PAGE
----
Following Christ in a Material World
God blesses us so that we will bless others.
"Living in a material world
And I am a material girl
You know that we are living in a material world
And I am a material girl"
The princess of pop, Madonna, has sung the lyrics of this song many times. And as we enter the season of Advent and Christmas, Madonna's lyrics seem to ring louder and louder. We are living in a material world and we have increasingly become as someone put it a "culture of stuff." We accumulate stuff. We buy stuff for ourselves and stuff for others. We live in an age where the more stuff we have the more successful and happier we appear to be. And friends, the truth is that none of us are immune to materialism.
For instance, it seems pretty crazy to me that rather than get a good night's sleep after Thanksgiving Day, millions of Americans are willing to get up at two or three in the morning just to wait in line in the frigid cold to have the opportunity to shop on Black Friday and potentially purchase one of three laptop computers. Is $299 a fantastic deal for a laptop? Sure. Is it worth the hassle and the effort? I'm not so sure. But, once again, "we are living in a material world," and we are material boys and girls.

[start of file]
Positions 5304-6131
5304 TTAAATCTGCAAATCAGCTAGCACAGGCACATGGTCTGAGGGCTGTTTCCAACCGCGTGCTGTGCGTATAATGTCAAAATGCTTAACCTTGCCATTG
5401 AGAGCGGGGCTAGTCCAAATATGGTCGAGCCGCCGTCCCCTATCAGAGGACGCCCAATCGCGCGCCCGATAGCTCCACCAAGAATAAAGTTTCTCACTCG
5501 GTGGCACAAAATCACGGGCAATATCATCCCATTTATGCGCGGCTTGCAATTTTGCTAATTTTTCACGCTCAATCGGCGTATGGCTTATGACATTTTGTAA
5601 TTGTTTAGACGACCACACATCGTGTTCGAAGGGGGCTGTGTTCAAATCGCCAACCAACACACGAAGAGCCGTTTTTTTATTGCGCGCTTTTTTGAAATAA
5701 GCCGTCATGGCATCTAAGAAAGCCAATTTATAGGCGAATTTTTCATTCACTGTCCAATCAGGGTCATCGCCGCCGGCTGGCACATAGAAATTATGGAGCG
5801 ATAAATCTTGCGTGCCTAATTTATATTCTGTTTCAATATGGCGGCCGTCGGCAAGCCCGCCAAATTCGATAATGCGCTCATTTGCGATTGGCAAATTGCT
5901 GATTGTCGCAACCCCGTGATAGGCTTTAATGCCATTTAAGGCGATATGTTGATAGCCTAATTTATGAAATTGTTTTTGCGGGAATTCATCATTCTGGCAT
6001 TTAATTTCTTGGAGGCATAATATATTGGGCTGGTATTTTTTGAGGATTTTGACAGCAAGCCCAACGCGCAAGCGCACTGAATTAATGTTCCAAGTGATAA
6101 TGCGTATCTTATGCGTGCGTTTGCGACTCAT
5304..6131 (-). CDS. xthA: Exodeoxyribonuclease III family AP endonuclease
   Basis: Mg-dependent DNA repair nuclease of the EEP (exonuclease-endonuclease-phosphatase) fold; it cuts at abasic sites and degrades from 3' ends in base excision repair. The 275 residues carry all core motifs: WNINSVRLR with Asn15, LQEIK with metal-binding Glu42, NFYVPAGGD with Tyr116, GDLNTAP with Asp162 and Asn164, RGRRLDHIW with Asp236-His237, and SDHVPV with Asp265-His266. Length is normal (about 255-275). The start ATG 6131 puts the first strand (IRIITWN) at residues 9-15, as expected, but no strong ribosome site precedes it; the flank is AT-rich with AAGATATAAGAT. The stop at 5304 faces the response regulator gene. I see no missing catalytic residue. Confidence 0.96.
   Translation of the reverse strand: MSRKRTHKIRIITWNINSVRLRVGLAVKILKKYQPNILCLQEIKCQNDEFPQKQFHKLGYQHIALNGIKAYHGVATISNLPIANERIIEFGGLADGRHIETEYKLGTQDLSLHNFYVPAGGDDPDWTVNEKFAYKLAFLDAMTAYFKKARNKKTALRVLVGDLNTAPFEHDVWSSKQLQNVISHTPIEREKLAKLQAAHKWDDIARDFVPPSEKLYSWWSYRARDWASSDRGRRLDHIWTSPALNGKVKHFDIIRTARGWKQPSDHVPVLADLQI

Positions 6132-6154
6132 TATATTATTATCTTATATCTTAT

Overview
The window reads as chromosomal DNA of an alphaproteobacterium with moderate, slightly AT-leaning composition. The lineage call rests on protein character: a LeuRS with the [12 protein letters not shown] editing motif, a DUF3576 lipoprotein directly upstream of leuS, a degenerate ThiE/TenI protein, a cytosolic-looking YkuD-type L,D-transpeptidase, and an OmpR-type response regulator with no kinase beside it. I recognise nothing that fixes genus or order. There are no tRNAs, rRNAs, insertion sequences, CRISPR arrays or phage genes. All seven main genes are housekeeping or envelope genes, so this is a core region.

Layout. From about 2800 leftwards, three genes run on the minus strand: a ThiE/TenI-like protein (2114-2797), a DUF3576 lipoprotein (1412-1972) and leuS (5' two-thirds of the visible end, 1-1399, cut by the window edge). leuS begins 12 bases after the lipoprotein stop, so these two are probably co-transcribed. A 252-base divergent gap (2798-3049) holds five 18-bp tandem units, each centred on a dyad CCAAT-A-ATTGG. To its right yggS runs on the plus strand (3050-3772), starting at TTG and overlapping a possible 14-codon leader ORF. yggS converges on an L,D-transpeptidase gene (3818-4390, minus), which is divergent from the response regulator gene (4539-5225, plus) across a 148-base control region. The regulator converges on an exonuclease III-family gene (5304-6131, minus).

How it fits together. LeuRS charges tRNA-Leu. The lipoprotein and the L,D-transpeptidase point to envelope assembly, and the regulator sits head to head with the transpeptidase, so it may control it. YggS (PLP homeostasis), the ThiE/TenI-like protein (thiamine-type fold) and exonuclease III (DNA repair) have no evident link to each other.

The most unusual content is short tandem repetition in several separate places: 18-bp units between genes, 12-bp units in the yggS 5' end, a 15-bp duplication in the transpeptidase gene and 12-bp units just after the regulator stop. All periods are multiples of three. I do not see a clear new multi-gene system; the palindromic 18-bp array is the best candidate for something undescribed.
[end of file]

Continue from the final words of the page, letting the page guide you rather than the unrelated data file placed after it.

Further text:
My purpose today in this message is not to give us a tip on bargain shopping. Instead, for the next few weeks during this Advent season, I'd like for us to put our thinking caps on and consider what the Bible has to say about money, wealth, material goods, and prosperity. As we journey through life, few of us will actually stop to think through the ramifications of how we use money and our role as stewards of God's resources. We're going to title this short Advent series: "Following Christ in a Material World."
We're going to start this series with a case study of a well-known ...
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Matthew D. Kim is Associate Professor of preaching and ministry at Gordon-Conwell Theological Seminary and the author of Preaching with Cultural Intelligence: Understanding the People Who Hear Your Sermons (Baker Academic, 2017).